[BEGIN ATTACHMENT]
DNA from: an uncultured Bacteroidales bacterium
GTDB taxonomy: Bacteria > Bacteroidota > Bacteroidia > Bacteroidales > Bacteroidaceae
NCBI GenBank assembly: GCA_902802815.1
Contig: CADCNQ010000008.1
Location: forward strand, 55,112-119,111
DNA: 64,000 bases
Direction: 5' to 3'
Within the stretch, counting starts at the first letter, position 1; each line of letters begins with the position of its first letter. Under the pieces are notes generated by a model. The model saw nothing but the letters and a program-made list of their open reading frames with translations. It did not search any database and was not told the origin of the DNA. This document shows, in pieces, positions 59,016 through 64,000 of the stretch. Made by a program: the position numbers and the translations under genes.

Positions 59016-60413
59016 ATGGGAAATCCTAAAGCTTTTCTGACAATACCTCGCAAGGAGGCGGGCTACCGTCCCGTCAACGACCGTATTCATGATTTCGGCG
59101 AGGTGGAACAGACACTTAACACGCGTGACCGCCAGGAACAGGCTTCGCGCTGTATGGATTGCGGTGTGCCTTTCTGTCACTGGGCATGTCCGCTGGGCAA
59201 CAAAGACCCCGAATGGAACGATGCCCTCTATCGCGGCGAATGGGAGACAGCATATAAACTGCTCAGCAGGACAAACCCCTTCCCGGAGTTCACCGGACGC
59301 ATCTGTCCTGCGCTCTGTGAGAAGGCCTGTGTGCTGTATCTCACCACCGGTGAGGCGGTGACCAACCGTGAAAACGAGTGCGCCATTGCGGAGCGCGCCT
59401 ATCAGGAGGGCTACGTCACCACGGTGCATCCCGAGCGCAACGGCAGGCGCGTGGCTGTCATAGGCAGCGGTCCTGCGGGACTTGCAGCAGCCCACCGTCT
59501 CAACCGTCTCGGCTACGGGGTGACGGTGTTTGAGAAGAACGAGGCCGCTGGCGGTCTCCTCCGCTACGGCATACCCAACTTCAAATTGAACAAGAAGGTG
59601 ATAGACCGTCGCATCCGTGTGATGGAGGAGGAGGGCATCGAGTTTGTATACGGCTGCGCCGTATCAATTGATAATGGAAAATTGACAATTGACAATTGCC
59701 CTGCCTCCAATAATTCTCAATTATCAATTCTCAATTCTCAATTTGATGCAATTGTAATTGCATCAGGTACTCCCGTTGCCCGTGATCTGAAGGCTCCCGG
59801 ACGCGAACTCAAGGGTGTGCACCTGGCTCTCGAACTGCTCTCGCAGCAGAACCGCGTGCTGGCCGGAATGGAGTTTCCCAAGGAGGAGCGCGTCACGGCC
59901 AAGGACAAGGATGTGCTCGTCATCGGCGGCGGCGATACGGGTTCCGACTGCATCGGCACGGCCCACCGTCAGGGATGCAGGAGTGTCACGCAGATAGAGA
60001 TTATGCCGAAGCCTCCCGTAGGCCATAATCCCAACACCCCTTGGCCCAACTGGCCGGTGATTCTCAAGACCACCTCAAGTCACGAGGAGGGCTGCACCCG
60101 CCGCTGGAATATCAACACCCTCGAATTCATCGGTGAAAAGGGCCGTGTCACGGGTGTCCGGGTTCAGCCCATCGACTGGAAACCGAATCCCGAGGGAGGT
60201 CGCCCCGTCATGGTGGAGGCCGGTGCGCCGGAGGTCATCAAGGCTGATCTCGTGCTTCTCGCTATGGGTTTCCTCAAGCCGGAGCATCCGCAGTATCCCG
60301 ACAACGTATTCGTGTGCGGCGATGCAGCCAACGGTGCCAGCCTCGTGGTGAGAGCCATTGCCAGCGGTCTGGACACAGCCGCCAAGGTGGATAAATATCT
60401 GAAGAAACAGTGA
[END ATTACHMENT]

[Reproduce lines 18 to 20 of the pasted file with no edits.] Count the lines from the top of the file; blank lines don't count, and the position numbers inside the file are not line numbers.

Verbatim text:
59801 ACGCGAACTCAAGGGTGTGCACCTGGCTCTCGAACTGCTCTCGCAGCAGAACCGCGTGCTGGCCGGAATGGAGTTTCCCAAGGAGGAGCGCGTCACGGCC
59901 AAGGACAAGGATGTGCTCGTCATCGGCGGCGGCGATACGGGTTCCGACTGCATCGGCACGGCCCACCGTCAGGGATGCAGGAGTGTCACGCAGATAGAGA
60001 TTATGCCGAAGCCTCCCGTAGGCCATAATCCCAACACCCCTTGGCCCAACTGGCCGGTGATTCTCAAGACCACCTCAAGTCACGAGGAGGGCTGCACCCG